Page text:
keywords Design; Parameterized Building Information Modelling; Plausibility; Planning Support; Colour, Material and Light Design
series eCAADe
last changed 2006/08/16 16:54

_id 2004_333
id 2004_333
authors Donath, Dirk and Tonn, Christian
year 2004
title How to Design Colour Schemes? Conceptual Tools for the Architectural Design
source Architecture in the Network Society [22nd eCAADe Conference Proceedings / ISBN 0-9541183-2-4] Copenhagen (Denmark) 15-18 September 2004, pp. 333-341
summary The paper describes the concept and development of software to support the architectural design and planning of colour schemes for interiors and buildings. “Coloured Architecture” is a plausibility instrument for the formulation of colour scheme proposals for building interiors and elevations. In practice colours schemes are arrived at through the production of many different colour design studies before a final colour scheme is decided upon. With the help of intuitively usable light simulations, colour, material and spatial concepts can be assessed realistically. The development concept incorporates numerous aspects which must be considered in the selection of a colour scheme: colour schemes for built environments must be realisable . This initial development prototype already demonstrates the added value possible through the consequent use of CAAD: function, construction and not least design aspects have equal status and can be worked upon in direct relation with one another.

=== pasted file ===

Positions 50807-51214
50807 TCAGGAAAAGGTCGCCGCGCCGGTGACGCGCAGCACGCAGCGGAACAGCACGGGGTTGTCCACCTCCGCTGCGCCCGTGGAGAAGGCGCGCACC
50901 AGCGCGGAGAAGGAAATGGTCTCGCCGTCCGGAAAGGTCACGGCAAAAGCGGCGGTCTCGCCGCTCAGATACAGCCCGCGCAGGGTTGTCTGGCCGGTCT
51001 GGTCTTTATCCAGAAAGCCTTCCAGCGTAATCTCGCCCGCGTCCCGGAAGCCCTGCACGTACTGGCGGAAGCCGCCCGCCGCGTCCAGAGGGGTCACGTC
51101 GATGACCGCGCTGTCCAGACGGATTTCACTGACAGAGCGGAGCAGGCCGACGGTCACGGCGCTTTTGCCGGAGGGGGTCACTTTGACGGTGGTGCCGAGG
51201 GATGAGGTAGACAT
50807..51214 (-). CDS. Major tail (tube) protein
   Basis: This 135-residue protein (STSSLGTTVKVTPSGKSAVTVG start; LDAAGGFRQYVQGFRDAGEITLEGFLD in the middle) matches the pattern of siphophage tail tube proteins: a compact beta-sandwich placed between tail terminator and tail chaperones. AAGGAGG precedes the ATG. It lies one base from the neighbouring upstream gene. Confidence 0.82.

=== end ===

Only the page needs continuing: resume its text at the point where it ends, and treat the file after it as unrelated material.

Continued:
keywords CAAD, Colour Schemes, Architecture, Planning Process, Plausibility, Added Value, On Site Support
series eCAADe
last changed 2004/09/18 06:45

_id ascaad2004_paper19
id ascaad2004_paper19
authors Donath, Dirk; Christian Tonn
year 2004
title Plausibility in Architectural Design: Software Support for the Architect-Oriented Design of Colour Schemes for Interiors and Buildings